Sri Lanka Campaign Suggests to UN member states: A 'IIIM-style' International Mechanism to Collect, Consolidate and Preserve Sri Lanka's Atrocity Crimes Evidence

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23 March 2019 - Sri Lanka Campaign, a global non-partisan movement, in Twitter posts yesterday suggested to UN member states "A IIIM-style International Mechanism to Collect, Consolidate and Preserve Sri Lanka's Atrocity Crimes Evidence". UN member states should be brainstorming and putting on table in order to ratchet up pressure, it said. It quoted an interesting short paper by 'European Center for Constitutional and Human Rights' (ECCHR) considering ways in which International community might support accountability for atrocity crimes in Sri Lanka in the context of minimal domestic political will. With national criminal proceedings in Syria being unlikely in the near future, and after Russia and China had repeatedly blocked a Security Council referral to the ICC, the UN General Assembly established the IIIM for Syria.

The Berlin based ECCHR on 25 February 2019 had released the document of policy brief titled "Accountability for International Crimes in Sri Lanka - A View on UN Approaches in other Situations".

Taking up the OHCHR's conclusions, this policy brief assesses avenues previously pursued by the UN in other situations, which could promote accountability as one important pillar of a transitional justice process in Sri Lanka. The focus is on a set of different functions various mechanisms have had to support their fight for accountability.

The document states:  

On the international level, in cases where domestic solutions or proceedings before international courts or tribunals had not been an option, a number of creative extraordinary accountability mechanisms have been established within the UN system in recent years. All these mechanisms have or had important functions at their disposal, which contribute(d) to more effective criminal investigations and prosecutions.

By drawing on lessons learned from those mechanisms, the brief examines whether an extraordinary accountability mechanism could be an additional avenue to end impunity in Sri Lanka.

"With the passing of time, evidence vanishes and with it the chances of presenting the evidence to a court become more and more limited. To ensure that strong evidence is still available once independent proceedings are ready to deal with the international crimes committed, it is important to start collecting, consolidating and preserving evidence of violence as early as possible after the commission of a crime. This ensures that a sound basis of evidence gathered according to international rule of law standards exists for any domestic or international prosecutions that might take place. It also facilitates the conduct of criminal proceedings in third states.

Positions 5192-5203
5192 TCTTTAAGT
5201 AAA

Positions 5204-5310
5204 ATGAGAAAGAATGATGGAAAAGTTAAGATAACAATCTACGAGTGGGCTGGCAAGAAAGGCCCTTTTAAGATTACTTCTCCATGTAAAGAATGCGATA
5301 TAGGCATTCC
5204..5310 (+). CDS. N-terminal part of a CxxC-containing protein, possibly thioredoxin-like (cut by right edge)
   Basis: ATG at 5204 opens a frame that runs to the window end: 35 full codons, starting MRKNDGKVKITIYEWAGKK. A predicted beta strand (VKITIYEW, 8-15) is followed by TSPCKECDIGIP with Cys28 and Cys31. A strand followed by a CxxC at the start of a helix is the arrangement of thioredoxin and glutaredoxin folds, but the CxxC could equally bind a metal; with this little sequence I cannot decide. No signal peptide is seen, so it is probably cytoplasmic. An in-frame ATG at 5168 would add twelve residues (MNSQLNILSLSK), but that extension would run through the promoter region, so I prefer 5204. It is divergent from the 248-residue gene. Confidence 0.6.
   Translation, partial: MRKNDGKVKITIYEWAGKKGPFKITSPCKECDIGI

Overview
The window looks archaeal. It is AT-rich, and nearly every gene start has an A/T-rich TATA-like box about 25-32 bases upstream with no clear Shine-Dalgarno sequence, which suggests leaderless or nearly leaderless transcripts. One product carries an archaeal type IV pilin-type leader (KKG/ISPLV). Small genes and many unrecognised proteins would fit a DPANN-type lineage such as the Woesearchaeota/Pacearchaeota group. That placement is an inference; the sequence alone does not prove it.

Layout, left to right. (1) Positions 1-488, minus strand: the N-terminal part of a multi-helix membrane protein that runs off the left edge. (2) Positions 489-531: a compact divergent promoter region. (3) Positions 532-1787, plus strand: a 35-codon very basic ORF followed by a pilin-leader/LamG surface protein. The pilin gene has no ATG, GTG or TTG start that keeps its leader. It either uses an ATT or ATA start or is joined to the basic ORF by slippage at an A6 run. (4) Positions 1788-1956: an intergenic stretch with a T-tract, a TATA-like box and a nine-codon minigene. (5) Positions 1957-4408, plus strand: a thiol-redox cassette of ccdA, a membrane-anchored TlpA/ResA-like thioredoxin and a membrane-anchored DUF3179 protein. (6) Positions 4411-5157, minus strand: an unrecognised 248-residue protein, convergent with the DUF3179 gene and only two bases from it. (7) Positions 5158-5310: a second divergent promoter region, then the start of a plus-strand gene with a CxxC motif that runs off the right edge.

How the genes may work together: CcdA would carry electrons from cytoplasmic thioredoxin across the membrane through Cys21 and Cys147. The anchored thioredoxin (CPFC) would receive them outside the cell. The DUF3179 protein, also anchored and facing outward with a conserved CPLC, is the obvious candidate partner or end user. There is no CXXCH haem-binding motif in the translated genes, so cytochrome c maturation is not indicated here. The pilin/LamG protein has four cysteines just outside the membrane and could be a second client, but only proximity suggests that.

The International, Impartial and Independent Mechanism to assist in the investigation and prosecution of persons responsible for the most serious crimes under International Law committed in the Syrian Arab Republic since March 2011 (IIIM for Syria) was established to pursue this function with relation to the Syrian conflict. This was one of the two major tasks that were assigned to the Mechanism without the consent of the Syrian government.

In fulfilling its mandate, the IIIM for Syria collects evidence and information from third sources, such as States, international or regional organizations, entities of the United Nations system, non-governmental organizations, foundations and individuals. It further directly collects evidence in the form of interviews, witness testimony, documentation, and forensic material. It closely engages and coordinates its work with victim communities and civil society organizations and is responsible for taking appropriate measures to respect and ensure respect for the confidentiality, privacy, interests and personal circumstances of victims.

As long as impunity for international crimes is prevailing in Sri Lanka and neither the domestic system is able and willing to deal with those crimes appropriately nor a hybrid court as envisaged in Resolution 30/1 is set up, alternatives must be considered.

As could be seen in Latin America, a mechanism established with the consent of the government could facilitate prosecutions in Sri Lanka itself. By cooperating with the domestic prosecution authorities, it would potentially enhance the overall institutional capacities of prosecuting grave crimes. But while a governmental consent is preferable, it is not a necessary precondition: With national criminal proceedings in Syria being unlikely in the near future, and after Russia and China had repeatedly blocked a Security Council referral to the ICC, the UN General Assembly established the IIIM for Syria. 

Full document: 

European Center for Constitutional and Human Rights' (ECCHR) policy brief:

"Accountability for International Crimes in Sri Lanka - A View on UN Approaches in other Situations" https://www.ecchr.eu/fileadmin/Gutachten/Paper_SriLanka_Accountability_f...

Sri Lanka Campaign Twitter Posts:

Particularly noteworthy for discussion of a 'IIIM-style' mech to collect, consolidate + preserve atrocity crimes evidence. Exactly kind of thing - along with Universal Jurisdiction - UN member states should be brainstorming and putting on table in order to ratchet up pressure. pic.twitter.com/pD51GgaWDS

— Sri Lanka Campaign (@SLcampaign) 22 mars 2019

Just catching up on this interesting short paper by @ECCHRBerlin considering ways in which int'l community might support accountability for atrocity crimes in Sri Lanka in the context of minimal domestic political will. https://t.co/oRQEDDjDMQ

— Sri Lanka Campaign (@SLcampaign) 22 mars 2019